Internetworking routes IP datagrams according to the IP address, but humans find names easier to remember. This section briefly reviews the principles of IP addresses and provides an overview of how names are resolved to addresses.
Perhaps the easiest way to understand IP addresses is to look at the Internet as a global network. All networks that comprise the global network are just subnets. InterNIC provides the first level of subnetworking by dividing the global address space into classes that are assigned to organizations. The organizations are then responsible for subdividing their assigned address space to meet their network needs.
The IP address is a 32-bit number. To simplify the notation of addresses, divide this number into four octets and write the octets in a dotted-decimal format. Three types of IP addresses exist: network address, host address, and broadcast address. Because every host is part of a network, you divide the IP address into a network portion and a local host portion. When the local host portion is all zeros, it is a network address; all ones is a broadcast address. Anything else is a host address. However, the IP address itself contains no information about what constitutes the network portion versus the local host portion. The subnet mask provides this information. By convention, binary ones define the network portion, and zeros define the local host portion. Again, by convention, the ones must be contiguous to the left, and the remainder is zeros.
As mentioned previously, InterNIC splits the global address space into classes and then assigns the network address according to these divisions. Table 1.1 shows the breakdown of the address space.
|Table Class||Network Address||Subnet Mask||No. of Networks|
As mentioned before, the designations shown in Table 1.1 represent assigned network addresses. The network manager for an organization is then responsible for additional subnetting, according to the requirements of their individual networks.
Several special IP addresses also exist. For an Internet programmer, the most important special addresses are the local loopback address and the broadcast address. For the network administrator, the most important special addresses are those set aside for networks not connected to the Internet.
The local loopback address (127.0.0.1) enables a client application to address a server on the same machine without knowing the address of the host. This address is often called the local host address. In terms of the TCP/IP protocol stack, the flow of information goes to the Network layer, where the IP protocol routes it back up through the stack. This procedure hides the distinction between local and remote connections.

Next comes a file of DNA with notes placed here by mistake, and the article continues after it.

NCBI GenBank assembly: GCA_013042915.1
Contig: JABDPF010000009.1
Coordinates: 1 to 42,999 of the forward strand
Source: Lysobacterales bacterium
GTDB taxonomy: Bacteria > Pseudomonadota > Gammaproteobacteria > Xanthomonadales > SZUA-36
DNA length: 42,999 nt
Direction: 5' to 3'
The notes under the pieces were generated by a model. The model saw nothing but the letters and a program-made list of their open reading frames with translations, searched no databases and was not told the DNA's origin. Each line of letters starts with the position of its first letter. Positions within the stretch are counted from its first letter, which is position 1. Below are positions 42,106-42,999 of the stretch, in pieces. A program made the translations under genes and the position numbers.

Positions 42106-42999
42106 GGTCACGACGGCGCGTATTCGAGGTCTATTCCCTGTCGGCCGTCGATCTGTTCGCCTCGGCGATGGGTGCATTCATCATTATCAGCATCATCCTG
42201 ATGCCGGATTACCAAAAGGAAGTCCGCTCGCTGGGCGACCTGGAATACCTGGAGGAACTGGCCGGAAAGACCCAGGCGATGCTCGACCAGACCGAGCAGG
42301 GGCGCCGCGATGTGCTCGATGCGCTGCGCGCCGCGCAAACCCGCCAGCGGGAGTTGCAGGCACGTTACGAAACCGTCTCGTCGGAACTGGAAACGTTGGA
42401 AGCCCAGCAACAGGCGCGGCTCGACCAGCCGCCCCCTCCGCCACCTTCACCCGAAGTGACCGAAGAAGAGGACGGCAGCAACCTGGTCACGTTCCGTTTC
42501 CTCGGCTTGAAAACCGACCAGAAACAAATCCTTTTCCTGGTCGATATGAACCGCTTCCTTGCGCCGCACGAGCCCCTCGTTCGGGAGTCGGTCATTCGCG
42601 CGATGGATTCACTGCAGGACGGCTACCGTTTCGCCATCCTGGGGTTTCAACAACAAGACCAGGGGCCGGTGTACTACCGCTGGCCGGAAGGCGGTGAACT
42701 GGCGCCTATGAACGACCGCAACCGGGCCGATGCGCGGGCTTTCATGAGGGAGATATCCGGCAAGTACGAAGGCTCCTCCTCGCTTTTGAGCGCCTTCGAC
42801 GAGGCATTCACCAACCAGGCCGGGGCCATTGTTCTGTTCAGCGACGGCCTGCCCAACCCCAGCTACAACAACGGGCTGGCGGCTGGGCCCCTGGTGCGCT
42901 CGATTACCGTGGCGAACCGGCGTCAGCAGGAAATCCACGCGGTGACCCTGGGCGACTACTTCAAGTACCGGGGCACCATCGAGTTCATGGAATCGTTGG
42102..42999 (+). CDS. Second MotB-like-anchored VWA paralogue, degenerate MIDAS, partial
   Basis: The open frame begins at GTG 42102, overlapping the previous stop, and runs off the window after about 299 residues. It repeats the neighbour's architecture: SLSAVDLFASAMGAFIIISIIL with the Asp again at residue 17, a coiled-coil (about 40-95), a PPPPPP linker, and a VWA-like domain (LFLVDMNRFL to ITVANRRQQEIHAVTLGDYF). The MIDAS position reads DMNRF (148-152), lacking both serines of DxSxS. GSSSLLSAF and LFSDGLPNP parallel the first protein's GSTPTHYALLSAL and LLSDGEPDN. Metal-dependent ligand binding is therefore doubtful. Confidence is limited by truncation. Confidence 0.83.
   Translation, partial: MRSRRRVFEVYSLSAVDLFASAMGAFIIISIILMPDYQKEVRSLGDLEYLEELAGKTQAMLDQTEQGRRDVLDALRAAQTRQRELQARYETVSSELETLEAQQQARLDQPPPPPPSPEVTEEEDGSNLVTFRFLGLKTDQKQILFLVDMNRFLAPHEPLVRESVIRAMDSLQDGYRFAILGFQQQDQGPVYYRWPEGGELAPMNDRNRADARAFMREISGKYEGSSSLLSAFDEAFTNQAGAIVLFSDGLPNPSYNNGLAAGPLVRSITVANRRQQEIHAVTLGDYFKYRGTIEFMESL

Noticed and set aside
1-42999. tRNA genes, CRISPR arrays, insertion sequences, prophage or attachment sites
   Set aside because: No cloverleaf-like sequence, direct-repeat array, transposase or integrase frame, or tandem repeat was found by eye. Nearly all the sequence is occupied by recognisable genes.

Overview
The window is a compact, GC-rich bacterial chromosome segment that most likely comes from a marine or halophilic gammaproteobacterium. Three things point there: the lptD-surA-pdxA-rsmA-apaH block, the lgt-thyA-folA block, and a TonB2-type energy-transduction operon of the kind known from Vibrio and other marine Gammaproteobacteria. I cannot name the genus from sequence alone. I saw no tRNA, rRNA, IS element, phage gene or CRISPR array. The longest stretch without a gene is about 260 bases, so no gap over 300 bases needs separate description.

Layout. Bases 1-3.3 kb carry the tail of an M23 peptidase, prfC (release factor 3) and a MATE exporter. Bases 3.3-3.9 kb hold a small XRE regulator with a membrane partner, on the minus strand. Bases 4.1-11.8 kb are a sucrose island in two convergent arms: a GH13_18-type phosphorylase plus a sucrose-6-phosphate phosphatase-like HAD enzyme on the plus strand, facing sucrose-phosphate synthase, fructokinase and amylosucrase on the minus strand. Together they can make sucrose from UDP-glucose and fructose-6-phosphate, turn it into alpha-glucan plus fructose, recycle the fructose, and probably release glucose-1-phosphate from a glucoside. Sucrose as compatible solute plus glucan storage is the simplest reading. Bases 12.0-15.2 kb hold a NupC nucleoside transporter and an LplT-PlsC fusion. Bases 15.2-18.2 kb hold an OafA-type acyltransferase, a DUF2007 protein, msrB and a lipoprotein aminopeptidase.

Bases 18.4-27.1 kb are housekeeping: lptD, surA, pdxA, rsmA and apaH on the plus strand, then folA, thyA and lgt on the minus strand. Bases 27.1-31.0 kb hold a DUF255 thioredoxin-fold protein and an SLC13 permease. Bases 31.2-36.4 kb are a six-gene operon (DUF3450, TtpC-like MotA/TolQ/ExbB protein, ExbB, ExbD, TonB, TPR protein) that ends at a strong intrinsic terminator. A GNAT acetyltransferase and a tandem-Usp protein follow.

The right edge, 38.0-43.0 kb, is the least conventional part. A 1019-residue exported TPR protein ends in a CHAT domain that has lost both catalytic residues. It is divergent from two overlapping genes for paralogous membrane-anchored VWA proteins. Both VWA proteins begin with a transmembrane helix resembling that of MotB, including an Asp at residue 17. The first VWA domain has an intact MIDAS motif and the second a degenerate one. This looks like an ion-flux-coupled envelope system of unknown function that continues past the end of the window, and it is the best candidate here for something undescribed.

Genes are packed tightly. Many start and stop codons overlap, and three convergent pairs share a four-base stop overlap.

Broadcast addresses enable an application to send a datagram to more than one host. The special address 255.255.255.255 sends a “limited broadcast” to all hosts on this network. A “direct broadcast” uses the address form A.255.255.255, B.B.255.255, or C.C.C.255 to send messages to all hosts on a particular class A, B, or C network. Finally, a broadcast to a particular subnet is to the address with all local host bits set to one.
RFC 1918 specifies an Internet “best current practice” for address allocation on private internets (intranets). For a network not connected to the Internet, or a network where all Internet traffic passes through a proxy server, the Internet Assigned Numbers Authority (IANA) reserved three blocks of IP address space: 10.0.0.0 to 10.255.255.255, 172.16.0.0 to 172.31.255.255, and 192.168.0.0 to 192.168.255.255. This block is equivalent to one class A address, 16 class B addresses, and 256 class C addresses.
In the early days of ARPAnet, a system resolved names to addresses using the hosts file. The Stanford Research International (SRI) maintained the hosts file, and each site periodically downloaded an updated copy of the file. As the number of sites connected to ARPAnet increased, this method proved too hard to maintain and placed an increasing burden on the network. In 1984 Paul Mockapetris, of University of Southern California’s Information Sciences Institute, released RFCs (882 and 883) that describe the domain name system. Today, DNS is the standard for resolving names to addresses. However, the hosts file still plays a role in name resolution during the booting of a system and as a means to provide LAN resolution when DNS is down.
In a nutshell, DNS is a distributed database whose structure looks like the UNIX file system. DNS is a client/server system in which the resolvers query name servers to find an address record for a domain name. The query process begins with the root name servers. If the root name server does not know the answer, it returns the address of a name server that knows more details about the domain name. The resolver then queries the new name server. This iterative process continues until a name server responds with the address for the domain name.
The resolver maintains the retrieved information in a cache until the designated time to live (TTL) for the record expires. This approach reduces the number of queries and, at the same time, responds to the dynamic nature of networks. By distributing the database across the Internet, the site responsible for the information maintains the information.